If you choose this option, you’ll have to pay premiums — it’s not a free benefit — but you may get a discount for bundling your insurance and annuity services at the same company. 

You may also be able to pay for the death benefit rider through returns on the variable annuity itself, but this can severely limit the growth of your account and should be done carefully.

If you pass away while covered by a death benefit rider, it makes things easier for your beneficiaries if the life insurance and the annuities are all administered through the same company. No one wants to deal with red tape while they’re grieving. A death benefit rider can be a real gift to your loved ones for this reason.

What Is the Best Death Benefit Rider?

The best death benefit rider is the one that meets your unique insurance needs at a cost you can afford. Because everyone has differing budgets and reasons for purchasing life insurance, there isn’t just one “best” option.

Things to look for in a death benefit rider include:

  • A benefit large enough to meet your needs — for example, large enough to pay for a child’s college expenses, if that’s a reason you’re buying life insurance — but not much larger.
  • A reasonable cost in premiums. If premiums are paid as a percentage of your variable annuity investments, make sure that the percentage isn’t so large that it eats into your returns.
  • Discounts. Most insurance companies offer bundling discounts if you buy multiple products from them. A death benefit rider is technically a separate product from a variable annuity, so be sure to ask if you can get a discount for purchasing both.

Death Benefit Riders after Annuitization

Commonly, death benefit riders cover the accumulation phase of a variable annuity and end after annuitization. However, this isn’t always the case. You can add on a death benefit to your variable annuity even after annuitization if it makes financial sense for you.

The details will depend on your specific variable annuity contract. An independent insurance agent can help.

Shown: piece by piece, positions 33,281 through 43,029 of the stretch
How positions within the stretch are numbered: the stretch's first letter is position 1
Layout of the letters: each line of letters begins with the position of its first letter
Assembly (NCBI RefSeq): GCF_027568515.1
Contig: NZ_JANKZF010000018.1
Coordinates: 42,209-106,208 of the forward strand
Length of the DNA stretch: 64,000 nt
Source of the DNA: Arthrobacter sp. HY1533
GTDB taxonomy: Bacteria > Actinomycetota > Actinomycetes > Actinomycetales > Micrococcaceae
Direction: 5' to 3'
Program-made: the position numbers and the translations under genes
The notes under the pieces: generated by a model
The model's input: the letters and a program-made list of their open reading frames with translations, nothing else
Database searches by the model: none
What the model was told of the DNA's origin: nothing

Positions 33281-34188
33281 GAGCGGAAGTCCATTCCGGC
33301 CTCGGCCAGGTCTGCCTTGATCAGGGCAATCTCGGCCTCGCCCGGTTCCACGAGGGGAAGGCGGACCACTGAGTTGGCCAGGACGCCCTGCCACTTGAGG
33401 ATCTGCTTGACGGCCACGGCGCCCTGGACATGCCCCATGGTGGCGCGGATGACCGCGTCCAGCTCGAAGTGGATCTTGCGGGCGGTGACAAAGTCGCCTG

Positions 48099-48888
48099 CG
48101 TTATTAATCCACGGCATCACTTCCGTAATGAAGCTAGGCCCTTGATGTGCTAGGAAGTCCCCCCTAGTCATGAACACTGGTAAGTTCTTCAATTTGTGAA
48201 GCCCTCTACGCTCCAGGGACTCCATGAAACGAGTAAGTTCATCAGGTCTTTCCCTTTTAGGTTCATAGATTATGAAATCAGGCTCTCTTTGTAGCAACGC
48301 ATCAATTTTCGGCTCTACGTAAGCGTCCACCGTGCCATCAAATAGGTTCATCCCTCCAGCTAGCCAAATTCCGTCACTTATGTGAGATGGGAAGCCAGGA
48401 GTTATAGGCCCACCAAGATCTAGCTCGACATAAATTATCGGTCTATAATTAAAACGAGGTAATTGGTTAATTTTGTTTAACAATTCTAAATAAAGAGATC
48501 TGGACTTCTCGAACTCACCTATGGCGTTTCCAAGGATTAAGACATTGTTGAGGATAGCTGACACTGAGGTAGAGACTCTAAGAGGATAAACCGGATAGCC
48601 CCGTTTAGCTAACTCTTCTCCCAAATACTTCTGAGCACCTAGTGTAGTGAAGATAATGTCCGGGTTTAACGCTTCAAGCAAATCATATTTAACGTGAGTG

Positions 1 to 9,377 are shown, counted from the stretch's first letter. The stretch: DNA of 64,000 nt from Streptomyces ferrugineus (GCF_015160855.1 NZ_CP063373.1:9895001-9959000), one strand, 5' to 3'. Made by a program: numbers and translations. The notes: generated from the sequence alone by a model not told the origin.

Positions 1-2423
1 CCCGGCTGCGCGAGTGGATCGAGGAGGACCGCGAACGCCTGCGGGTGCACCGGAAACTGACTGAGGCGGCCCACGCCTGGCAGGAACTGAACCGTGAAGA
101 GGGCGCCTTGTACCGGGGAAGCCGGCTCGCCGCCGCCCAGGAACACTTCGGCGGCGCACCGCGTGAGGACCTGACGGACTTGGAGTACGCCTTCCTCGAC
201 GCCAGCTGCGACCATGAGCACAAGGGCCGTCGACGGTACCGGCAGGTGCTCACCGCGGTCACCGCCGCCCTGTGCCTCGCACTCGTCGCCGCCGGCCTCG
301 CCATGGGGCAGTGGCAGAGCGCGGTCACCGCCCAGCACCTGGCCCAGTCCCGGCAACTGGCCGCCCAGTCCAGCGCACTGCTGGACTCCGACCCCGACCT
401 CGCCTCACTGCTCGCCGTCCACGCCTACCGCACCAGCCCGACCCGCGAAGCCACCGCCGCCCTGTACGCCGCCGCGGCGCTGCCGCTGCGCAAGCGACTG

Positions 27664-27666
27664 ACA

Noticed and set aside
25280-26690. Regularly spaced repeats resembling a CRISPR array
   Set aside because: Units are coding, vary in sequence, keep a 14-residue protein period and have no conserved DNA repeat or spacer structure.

Variable Annuities, IRAs, and Death Benefits

Individual Retirement Accounts (IRAs) are closely linked with variable annuities. They offer similar tax and liability protection and variable annuities are often offered under the umbrella of IRAs. If you have an IRA, you may be able to add a death benefit rider to it.

Roll Up Death Benefits and Ratcheting Death Benefits

A good feature to look for in a variable annuity is a roll up, especially if you want to include a death benefit rider. Roll ups guarantee a certain amount of return even if your investments perform poorly, protecting your future annuities and any death benefits from being eaten up by a bear market.

Roll ups are related to ratcheting, where an insurance contract guarantees that your death benefit will “ratchet” up over time by a certain percentage or dollar amount each year (or other interval outlined in the contract).

Withdrawing from a Variable Annuity: Proportional Reductions and Dollar for Dollar Reductions

You can typically withdraw a small amount (10% or under) from your variable annuity each year without incurring fees. This can impact death benefits significantly because there’s less money in your account to cover a death benefit.

There are two main types of reductions:  

  • Proportional reductions: If you withdraw from your account, proportional reductions reduce the amount in your account by a proportion (or percentage) rather than a dollar amount.
  • Dollar for dollar reductions: If you withdraw from your account, dollar for dollar reductions reduce the amount by the exact dollar amount you withdrew rather than by a proportion.